Discovery

If You were Born in August, here’s Why Peridot, Sardonyx, and Spinel are Your Birthstones

By: Shmukler Design

August babies are now part of a select group that has three birthstones. We say now because just a few years ago, the American Gem Trade Association (AGTA) and Jewelers of America (JA) authorized spinel to join peridot and sardonyx as an official August birthstone.

Spinel is only the third update to the birthstone list since it was officially created in 1912 by the American National Retail Jewelers Association, now JA.

Get to know spinel, along with peridot and sardonyx, in today’s Custom Jewelry Blog entry:

Spinel is now an August birthstone

Spinel

To explain its addition to the birthstone list, which occurred in 2016, ATGA’s CEO Douglas Hucker said in press release issued at that time:

Ancient gemstone merchants revered spinel, and it was widely sought after by royalty. It was then known as ‘Balas Ruby.’ It wasn’t until the late 18th century that we developed the technology acumen necessary to distinguish spinel asa separate mineralfrom ruby. We are very excitedto announce it asthe newest memberof the official birthstone list.

Spinel’s historical significance

Based on Hucker’s commentary, it’s easy to see why spinel is known as the great impostor of gemstone history. For centuries, it was mistaken for a ruby, even by the most renowned royal jewelry experts. Pink and red spinels were also mistaken for pink sapphires for centuries, making this gem a true chameleonthat’s mistakenly been mounted in crown jewels under the assumption they were rubies.

The most well-known hue of spinel — which is most often found in Cambodia, Myanmar, Sri Lanka, and Thailand — is red. Thousands of years ago, the mines of central and southeast Asia yielded large spinel crystals that, at the time, were called Balas rubies, as the AGTA’s Hucker pointed out in his remarks above. Those stones were valuable property of emperors and kings and were frequently passed along as the spoils of war.

It has been said that distinguishing spinel from ruby is what gave birth to the science of gemology in the early 1800s. As it turns out, some of the most famous rubies in history are actually spinel.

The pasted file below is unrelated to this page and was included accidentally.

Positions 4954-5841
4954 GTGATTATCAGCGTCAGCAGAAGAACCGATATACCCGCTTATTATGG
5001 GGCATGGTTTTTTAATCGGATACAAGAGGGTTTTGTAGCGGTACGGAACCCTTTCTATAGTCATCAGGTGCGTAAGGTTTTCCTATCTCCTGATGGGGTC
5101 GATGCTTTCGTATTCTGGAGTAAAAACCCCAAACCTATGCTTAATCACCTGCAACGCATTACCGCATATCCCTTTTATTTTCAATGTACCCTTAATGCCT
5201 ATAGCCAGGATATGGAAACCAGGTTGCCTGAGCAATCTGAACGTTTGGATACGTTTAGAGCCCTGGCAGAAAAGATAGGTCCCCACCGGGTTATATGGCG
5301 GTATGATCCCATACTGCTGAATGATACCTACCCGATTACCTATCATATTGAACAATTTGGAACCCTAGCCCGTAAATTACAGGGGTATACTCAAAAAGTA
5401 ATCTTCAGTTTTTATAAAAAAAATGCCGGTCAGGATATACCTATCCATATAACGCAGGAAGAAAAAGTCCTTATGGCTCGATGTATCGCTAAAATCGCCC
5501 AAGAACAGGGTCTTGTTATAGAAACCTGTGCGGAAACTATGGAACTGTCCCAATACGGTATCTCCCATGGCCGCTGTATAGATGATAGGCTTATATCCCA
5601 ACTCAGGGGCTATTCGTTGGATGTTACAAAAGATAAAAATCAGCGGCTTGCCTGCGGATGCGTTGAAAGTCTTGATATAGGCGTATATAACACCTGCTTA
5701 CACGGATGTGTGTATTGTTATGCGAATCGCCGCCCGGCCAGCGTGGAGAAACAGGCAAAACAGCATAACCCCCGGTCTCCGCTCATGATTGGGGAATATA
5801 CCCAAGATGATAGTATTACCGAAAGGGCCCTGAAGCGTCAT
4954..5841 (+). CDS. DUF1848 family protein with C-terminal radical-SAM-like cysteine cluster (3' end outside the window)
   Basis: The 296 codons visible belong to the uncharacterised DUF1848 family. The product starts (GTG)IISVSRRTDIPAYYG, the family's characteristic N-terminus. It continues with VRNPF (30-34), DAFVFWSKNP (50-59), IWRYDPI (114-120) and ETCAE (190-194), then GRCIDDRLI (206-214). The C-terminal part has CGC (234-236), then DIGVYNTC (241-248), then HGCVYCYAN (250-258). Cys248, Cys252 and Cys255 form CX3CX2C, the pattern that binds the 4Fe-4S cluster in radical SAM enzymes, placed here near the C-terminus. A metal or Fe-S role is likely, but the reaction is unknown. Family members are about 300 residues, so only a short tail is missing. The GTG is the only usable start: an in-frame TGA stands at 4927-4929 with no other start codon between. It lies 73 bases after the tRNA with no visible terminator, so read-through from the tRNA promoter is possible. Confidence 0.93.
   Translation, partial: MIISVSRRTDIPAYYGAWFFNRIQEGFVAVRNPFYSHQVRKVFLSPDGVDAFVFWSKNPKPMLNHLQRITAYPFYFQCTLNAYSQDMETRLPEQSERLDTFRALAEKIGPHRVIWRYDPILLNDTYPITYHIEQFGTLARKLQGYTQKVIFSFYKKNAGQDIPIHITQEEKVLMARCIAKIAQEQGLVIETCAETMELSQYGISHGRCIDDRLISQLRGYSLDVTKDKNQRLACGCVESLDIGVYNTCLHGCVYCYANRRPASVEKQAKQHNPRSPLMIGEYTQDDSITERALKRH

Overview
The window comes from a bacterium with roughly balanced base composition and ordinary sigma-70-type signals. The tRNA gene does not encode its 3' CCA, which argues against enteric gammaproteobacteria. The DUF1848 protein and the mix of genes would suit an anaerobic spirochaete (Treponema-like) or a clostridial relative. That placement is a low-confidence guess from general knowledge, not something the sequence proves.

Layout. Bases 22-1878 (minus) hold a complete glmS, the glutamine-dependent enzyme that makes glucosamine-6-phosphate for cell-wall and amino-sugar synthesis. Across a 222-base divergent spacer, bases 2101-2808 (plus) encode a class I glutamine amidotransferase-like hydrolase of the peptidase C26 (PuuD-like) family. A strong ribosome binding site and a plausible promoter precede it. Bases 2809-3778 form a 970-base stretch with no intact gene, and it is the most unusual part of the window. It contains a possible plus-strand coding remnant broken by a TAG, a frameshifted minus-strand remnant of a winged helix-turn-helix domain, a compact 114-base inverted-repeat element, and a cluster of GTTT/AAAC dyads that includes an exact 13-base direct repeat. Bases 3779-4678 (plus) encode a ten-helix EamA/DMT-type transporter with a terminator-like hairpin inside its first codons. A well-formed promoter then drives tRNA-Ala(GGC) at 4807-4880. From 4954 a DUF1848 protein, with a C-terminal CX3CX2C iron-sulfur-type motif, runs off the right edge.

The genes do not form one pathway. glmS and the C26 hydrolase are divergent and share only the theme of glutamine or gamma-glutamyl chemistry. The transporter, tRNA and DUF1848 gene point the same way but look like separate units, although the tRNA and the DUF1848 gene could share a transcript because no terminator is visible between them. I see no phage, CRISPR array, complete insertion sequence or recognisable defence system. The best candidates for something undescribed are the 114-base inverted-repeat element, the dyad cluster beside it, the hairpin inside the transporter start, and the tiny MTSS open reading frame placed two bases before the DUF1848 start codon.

• The “Black Prince’s ruby,” which Edward, Prince of Wales, won in battle in 1367, was a spinel
  • The “Timur ruby” in the Crown Jewels of England have been confirmed to be spinel, not ruby

The name “spinel” comes from the Latin word spina, meaning thorn, in reference to the shape of spinel crystals. While most commonly discovered as a red stone, spinel can also be found in orange, pink, purple, blue, and even black hues.

Historically, red spinel, along with other red gems, was thought to be a remedy for all types of blood loss and inflammatory diseases, and to protect their wearer from harm and enhance vitality – because the red color was associated with blood. The red gems are also believed to ease anger and promote harmony. In fact, there are legends linking spinel to soothing sadness and aiding their wearer in overcoming challenges.

Cleaning and care of Spinel

Spinel is a durable gem for jewelry, with an 8 on the Mohs scale of hardness. As a result, it is stable when exposed to chemicals and light. You can clean your spinel with ultrasonic and steam cleaners, but to be on the safe side, we recommend warm soapy water, because some colors of spinel can fade in high heat.

Peridot is also an August Birthstone

Peridot

Peridot, the most famous August birthstone, is known for its bright, lime green glow. The signature color comes from the composition of the mineral, not the trace impurities, where most gemstones find their colors. Because of this, peridot is one of the few stones that only comes in one color, although the shades vary slightly from a yellowish to a brownish tone, depending on the level of iron present.

Peridot is the rare gem-quality variety of the common mineral olivine, which forms deep inside the Earth’s mantle and is brought to the surface by volcanoes. In a few rare cases, gem-quality peridot has also been found in meteorites — some as old as 4.5 billion years.

The Egyptian island of Zabargad is the first known earthly home to peridot, as early as 340 BCE. Today, most peridot is found in China, Myanmar, Pakistan, Tanzania, Vietnam, Hawaii, and the San Carlos Apache Indian Reservation in Arizona.